Science book reviews & recommendations

Mike Hewson
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The Big Splat by Dana

The Big Splat by Dana McKenzie
Wiley 2003
I got it on Audible.com

A really good, entertaining and informative book, I'll give five stars for the pleasure of reading it. It centers on theories about the origin of the Moon, but picks up a wealth of detail besides : beginning in prehistoric times to present day discusses the significance of the Moon to human culture. One could learn alot of the generalities of orbital mechanics by reading it.

The title is a play on the current and best supported theory of lunar formation, the impact hypothesis. A Mars like body slams into the proto-Earth some 5-ish billion years ago and the rubble from that huge collision sorts out into the two bodies we know today. This idea really didn't take hold until the Apollo missions, when the analysis of the returned rocks was highly revealing and discounted previous ideas :

- the fission theory. I hadn't known that Charles Darwin's second son George was a first rate physicist and mathematician in his own right, but he proposed this around the turn of the previous century ( circa 1900 ). A hot viscous blob of proto-Earth is rotating rapidly ( once per three hours ) and gradually distorts due to tidal influences from the Sun. A sequence of shape types ensues, sphere -> oblate spheroid ( discus ) -> prolate spheroid ( cigar ) -> bi-lobed ( pear ) -> then snap and the Moon 'buds off'. Trouble was the numbers and the maths didn't really work out, the timelines were wrong ( especially the Moon's retreat from close-in toward it's current orbital radius from Earth ) and the 'equation of state' ( thus how it deforms dynamically ) of the proto-Earth's substance wasn't really known.

- the capture theory. That is a Moon sized body, pre-formed, scoots in near Earth and then joins it in orbit. Rather more ambitious in that it requires a bleed-off of energy/momentum otherwise it would be a single close encounter and then scoot off never to be seen again. This is the weakness of this option as no plausible/workable mechanism to do it. It had some impressive figures though like : the incoming Moon turning in an orbital configuration in a few short minutes!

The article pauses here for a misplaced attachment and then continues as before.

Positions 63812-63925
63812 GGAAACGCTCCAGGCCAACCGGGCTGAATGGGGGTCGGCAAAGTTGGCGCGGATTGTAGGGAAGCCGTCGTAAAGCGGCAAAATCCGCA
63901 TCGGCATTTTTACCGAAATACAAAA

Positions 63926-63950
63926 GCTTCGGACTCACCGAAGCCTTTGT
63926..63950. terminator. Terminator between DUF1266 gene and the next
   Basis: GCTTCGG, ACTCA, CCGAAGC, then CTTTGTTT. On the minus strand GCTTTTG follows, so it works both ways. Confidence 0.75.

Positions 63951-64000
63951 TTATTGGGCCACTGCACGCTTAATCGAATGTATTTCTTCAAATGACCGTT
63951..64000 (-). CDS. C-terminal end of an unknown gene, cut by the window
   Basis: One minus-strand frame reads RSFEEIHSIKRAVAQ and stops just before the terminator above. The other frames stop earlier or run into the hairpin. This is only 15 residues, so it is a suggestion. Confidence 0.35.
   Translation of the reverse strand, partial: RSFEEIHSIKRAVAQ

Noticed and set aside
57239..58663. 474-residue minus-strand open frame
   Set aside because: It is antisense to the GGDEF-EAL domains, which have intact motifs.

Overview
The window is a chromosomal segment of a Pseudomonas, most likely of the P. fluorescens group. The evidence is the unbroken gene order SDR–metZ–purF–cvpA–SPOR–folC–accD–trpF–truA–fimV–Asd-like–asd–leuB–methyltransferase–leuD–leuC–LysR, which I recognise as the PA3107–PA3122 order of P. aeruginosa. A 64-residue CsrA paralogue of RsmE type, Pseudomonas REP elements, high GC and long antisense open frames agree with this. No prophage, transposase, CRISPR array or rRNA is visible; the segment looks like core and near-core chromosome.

- the co-accretion theory. Meaning the Earth and Moon formed together from the same swirling cloud of material. Again the theory trouble was to get the numbers and the timelines right. Mentioned here is the work of Edouard Roche, of Roche Lobe fame, for his work describing how circulating matter is partitioned b/w gravitationally 'competing' bodies. These days that has ample application with the evolution of binary star systems.

So with the Moon landings we find what the Moon is actually made of - pieces of Earth! Mind you there are still persisting questions under study. Also the face of the moon is discussed too - where did the craters come from - impacts ( yes ) or vulcanism ( little or none )?

Did you know that the Babylonians had a Moon based calendar? Some ~ 29.53 days is one moon circuit around Earth. So every twelve of these months gives about 11 days short of one year ( 354 vs 365 ), and over 8 years you have 88 days short which is about 3 lunar months, thus you chuck in an extra 3 ( intercalary ) months per 8 year cycle. If you go to 235 lunar months then that is real close to 19 years ...... if we'd kept that calendar from it's first use til present day we'd only be about 11 days out by now, and wouldn't need to put in an extra month in until the year 6000+ !! That approximately 19 year cycle is also the key to predicting eclipses as an integral number of Moon-around-Earth circuits co-incides with an integral number of Earth-around-Sun circuits. Given that the angular momentum axes ( read: orbital planes ) are static over these timescales then the Moon/Earth/Sun configurations ( ie. eclipses ) recur. Well nearly anyway, as other factors niggle the construct, but one can predict well using perturbations around this basic model. One ancient chap ( ? Aristarchus ? ) made a name for himself by using this, and a helio-centric model ( yes, way before Copernicus ), to predict an eclipse or three - so he got some great kingdom-cred for that work.

Another point of interest is the 'Parish Lantern' effect, that is the Moon illuminates the night. Also it served simple timekeeping - it was generally always viewable by one and all with the phases working much like a clock face - in the days before artificial watches and clocks. How do you time a year back then? Well you have to catch something like a solstice, by the judgment of a peak/trough in the noon angle of the Sun above the horizon ( to be sure that's a multi-day observation ) or the Stonehenge like alignments of sun-rise/set with respect to horizons or other objects. Now given also that days ( meaning daylight length ) varied with the seasons, then the moon formed a good clock midway b/w shorter and longer periods.

Cheers, Mike.

( edit ) 365 days per year is of course actually 365 and about a quarter of a day. I'd like to know who was the clever-dick who sorted that out first! Anyone know?